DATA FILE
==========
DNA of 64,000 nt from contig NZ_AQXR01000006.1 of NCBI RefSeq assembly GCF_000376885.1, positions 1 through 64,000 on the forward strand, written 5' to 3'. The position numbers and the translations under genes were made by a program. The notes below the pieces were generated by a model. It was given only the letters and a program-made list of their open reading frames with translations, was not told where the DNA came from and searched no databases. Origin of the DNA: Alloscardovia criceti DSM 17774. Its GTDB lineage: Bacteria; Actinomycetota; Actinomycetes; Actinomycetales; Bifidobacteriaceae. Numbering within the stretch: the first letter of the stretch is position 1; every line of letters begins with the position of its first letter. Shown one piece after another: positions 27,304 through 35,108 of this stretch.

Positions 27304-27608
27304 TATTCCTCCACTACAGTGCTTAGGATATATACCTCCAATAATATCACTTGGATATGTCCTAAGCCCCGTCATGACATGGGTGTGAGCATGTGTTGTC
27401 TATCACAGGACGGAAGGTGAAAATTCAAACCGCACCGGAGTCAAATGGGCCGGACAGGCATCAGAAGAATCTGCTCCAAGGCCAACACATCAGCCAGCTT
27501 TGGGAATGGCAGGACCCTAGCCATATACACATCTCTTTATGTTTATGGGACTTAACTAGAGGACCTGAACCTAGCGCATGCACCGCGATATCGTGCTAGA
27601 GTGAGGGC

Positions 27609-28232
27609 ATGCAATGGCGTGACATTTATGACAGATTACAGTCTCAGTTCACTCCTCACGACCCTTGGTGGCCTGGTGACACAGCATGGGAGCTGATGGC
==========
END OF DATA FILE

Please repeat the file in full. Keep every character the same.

DNA of 64,000 nt from contig NZ_AQXR01000006.1 of NCBI RefSeq assembly GCF_000376885.1, positions 1 through 64,000 on the forward strand, written 5' to 3'. The position numbers and the translations under genes were made by a program. The notes below the pieces were generated by a model. It was given only the letters and a program-made list of their open reading frames with translations, was not told where the DNA came from and searched no databases. Origin of the DNA: Alloscardovia criceti DSM 17774. Its GTDB lineage: Bacteria; Actinomycetota; Actinomycetes; Actinomycetales; Bifidobacteriaceae. Numbering within the stretch: the first letter of the stretch is position 1; every line of letters begins with the position of its first letter. Shown one piece after another: positions 27,304 through 35,108 of this stretch.

Positions 27304-27608
27304 TATTCCTCCACTACAGTGCTTAGGATATATACCTCCAATAATATCACTTGGATATGTCCTAAGCCCCGTCATGACATGGGTGTGAGCATGTGTTGTC
27401 TATCACAGGACGGAAGGTGAAAATTCAAACCGCACCGGAGTCAAATGGGCCGGACAGGCATCAGAAGAATCTGCTCCAAGGCCAACACATCAGCCAGCTT
27501 TGGGAATGGCAGGACCCTAGCCATATACACATCTCTTTATGTTTATGGGACTTAACTAGAGGACCTGAACCTAGCGCATGCACCGCGATATCGTGCTAGA
27601 GTGAGGGC

Positions 27609-28232
27609 ATGCAATGGCGTGACATTTATGACAGATTACAGTCTCAGTTCACTCCTCACGACCCTTGGTGGCCTGGTGACACAGCATGGGAGCTGATGGC